74. Chan Ho Park- Chan Ho Park was the first Korean to play in the big leagues. He appeared in a few games in April of 1994 with the Dodgers before being sent down and two more as a September call up in 1995. Because of those 1994 games, Park was the second Asian player, after Masanori Murakami, to play in the US. Park established himself in 1996 as a second tier pitcher on the Dodgers, but between 1997 and 2001 was a very solid starter going a combined 75-49 with an ERA+ of 108. After that, Park bounced around playing with the Rangers, Padres, Mets, Pirates, Yankees and Dodgers again. He was never a very good pitcher after 2001, but he pitched until 2010. Today there are not quite as many Koreans as Japanese in the big leagues, but there are several and it began with Park.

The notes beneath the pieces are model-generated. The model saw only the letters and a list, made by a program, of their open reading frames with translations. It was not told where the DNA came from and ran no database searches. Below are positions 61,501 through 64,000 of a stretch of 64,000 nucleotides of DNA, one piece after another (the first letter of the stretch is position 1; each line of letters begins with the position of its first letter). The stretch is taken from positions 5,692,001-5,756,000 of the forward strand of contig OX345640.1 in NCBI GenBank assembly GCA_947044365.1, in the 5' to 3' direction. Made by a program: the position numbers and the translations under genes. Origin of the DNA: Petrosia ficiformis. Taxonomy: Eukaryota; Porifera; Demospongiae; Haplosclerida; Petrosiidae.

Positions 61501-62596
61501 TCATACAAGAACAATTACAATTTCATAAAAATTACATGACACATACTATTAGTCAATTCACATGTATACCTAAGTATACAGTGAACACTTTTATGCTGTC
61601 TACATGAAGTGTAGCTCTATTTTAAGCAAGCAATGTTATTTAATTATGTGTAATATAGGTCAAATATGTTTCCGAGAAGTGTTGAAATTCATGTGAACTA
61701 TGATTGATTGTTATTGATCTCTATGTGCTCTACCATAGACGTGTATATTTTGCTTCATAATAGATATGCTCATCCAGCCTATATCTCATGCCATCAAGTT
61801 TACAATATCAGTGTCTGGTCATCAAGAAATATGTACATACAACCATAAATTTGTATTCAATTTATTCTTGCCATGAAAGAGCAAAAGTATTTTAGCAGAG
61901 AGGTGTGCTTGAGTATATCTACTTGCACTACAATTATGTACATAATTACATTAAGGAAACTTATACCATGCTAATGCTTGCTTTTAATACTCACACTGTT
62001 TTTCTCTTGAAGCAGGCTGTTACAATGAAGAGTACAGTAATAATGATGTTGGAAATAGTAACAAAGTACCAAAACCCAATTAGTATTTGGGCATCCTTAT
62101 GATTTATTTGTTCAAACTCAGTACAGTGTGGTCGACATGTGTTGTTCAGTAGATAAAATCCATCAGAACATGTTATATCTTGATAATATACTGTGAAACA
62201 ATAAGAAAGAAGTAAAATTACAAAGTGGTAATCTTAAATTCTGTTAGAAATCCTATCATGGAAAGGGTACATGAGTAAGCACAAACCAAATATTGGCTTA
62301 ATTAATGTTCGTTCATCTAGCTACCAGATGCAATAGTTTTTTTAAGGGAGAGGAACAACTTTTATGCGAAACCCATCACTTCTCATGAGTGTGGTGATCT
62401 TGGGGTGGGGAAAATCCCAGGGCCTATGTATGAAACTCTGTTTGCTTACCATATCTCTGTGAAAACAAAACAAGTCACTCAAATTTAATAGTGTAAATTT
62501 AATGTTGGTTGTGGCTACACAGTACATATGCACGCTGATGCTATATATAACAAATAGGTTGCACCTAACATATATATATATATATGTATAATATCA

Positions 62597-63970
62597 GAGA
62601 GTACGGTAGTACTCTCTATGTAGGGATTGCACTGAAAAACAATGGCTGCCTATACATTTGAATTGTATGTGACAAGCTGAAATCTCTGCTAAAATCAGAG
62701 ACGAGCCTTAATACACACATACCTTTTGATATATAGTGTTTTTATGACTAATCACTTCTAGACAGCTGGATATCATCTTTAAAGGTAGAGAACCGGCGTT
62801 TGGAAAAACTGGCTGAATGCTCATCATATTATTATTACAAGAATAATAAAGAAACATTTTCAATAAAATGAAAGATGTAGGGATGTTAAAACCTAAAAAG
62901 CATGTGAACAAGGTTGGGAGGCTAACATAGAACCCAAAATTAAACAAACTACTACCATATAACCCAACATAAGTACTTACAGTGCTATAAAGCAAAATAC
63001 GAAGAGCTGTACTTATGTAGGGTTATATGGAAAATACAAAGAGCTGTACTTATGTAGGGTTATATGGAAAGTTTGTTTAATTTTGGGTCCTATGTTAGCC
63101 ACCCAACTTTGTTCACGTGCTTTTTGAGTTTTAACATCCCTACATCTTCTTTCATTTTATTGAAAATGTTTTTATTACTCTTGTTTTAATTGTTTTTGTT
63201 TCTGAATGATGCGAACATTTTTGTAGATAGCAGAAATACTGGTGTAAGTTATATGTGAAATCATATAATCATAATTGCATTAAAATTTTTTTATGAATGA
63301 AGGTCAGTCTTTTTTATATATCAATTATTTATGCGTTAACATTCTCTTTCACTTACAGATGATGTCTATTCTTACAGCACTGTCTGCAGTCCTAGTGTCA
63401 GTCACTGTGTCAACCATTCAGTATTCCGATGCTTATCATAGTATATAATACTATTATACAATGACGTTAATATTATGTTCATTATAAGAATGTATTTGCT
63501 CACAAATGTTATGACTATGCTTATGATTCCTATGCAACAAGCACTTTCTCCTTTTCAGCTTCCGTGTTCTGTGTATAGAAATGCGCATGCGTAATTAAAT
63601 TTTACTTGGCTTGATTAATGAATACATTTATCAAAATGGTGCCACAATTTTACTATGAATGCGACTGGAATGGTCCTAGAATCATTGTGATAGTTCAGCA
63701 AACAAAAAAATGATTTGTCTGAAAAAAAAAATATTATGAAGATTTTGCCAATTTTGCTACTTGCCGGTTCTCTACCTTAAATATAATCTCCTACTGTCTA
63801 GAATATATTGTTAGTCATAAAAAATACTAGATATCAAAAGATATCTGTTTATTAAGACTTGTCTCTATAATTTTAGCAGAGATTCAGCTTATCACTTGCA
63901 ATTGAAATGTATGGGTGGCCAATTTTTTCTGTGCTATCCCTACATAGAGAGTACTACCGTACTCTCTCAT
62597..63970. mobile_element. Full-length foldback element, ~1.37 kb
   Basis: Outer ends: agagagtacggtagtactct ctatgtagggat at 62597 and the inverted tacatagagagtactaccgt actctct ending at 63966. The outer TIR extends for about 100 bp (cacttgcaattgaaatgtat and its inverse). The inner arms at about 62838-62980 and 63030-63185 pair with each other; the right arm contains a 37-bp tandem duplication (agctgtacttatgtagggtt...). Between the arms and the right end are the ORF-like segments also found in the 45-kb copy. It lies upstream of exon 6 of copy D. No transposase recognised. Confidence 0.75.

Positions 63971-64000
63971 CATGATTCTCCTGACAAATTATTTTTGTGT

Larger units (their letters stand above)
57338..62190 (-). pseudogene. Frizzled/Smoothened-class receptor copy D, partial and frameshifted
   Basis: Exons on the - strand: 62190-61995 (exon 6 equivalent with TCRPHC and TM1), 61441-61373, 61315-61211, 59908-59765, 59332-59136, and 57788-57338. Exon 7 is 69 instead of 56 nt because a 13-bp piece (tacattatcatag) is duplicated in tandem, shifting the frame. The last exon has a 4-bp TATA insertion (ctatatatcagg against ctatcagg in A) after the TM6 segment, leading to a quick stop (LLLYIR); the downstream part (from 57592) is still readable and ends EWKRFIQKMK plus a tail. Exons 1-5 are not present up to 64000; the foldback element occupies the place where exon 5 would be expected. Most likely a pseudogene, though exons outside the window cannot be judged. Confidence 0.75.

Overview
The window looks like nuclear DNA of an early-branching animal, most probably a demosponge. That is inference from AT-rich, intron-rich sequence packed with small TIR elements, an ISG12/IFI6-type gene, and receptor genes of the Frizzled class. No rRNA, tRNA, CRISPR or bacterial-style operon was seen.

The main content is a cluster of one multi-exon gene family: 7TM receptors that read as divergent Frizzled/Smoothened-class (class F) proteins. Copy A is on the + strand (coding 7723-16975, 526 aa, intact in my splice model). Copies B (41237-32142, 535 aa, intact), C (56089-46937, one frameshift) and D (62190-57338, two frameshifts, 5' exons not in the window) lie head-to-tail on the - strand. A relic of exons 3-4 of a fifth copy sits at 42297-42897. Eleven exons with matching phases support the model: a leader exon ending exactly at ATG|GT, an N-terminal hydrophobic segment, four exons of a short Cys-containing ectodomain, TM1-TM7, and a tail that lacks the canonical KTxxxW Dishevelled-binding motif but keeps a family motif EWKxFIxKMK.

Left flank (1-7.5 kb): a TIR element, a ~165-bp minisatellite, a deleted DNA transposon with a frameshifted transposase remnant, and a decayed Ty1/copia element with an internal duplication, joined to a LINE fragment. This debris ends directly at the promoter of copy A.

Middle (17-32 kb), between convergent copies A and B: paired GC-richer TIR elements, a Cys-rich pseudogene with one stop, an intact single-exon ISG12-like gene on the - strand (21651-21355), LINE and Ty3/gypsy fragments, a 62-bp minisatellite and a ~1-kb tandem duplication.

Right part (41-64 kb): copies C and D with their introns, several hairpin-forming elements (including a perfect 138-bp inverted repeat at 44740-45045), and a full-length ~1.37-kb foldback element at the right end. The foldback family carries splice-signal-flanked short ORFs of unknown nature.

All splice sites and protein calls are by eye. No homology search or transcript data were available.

75. Buster Posey- Buster Posey was one of the last people I added to the list. Posey was a great player who retired following a very strong 2021 season at 34 years old with 44.9 WAR in ten full seasons and parts of two others. Posey was the best catcher in the National League for most of his career. He was an excellent defender and handler of pitchers and slashed .302/.379/460 for an OPS+ of 129. He was the starting catcher and one of the best hitters on three Giants World Series winning teams. Because of his short career, his spot in Cooperstown is, while deserved, not quite assured. Posey is on this list for a different reason because of something that happened early in the 2011 season, the year after his first World Series victory. On May 25th of that year, the Giants were hosting the Rockies in San Francisco. In the bottom of the 12th, with the score tied 6-6, Rockies shortstop Emilio Bonifacio hit a long fly ball and Scott Cousins, the Rockies centerfielder-both Bonifacio and Cousins had entered the game a few innings earlier-tried to tag up and score from third. The play at the plate was close, but Cousins ran over Posey and was called safe. Cousins did more than run over Posey. Cousins ran into the catcher very hard. Posey’s leg was broken and one of baseball’s best young players was out for the season. There were doubts if he would ever be an impact player again. Giants fans, and many around baseball, were outraged. Soon baseball changed the rule so that runners now have to run on a direct line from third to home and cannot go out of that line to make contact with the catcher. This is a good rule that makes the game safer without taking anything away from it, but it is also fodder for those who claim ballplayers today are not tough enough. There are few players who have a rule change named after them, but Buster Posey is one of them.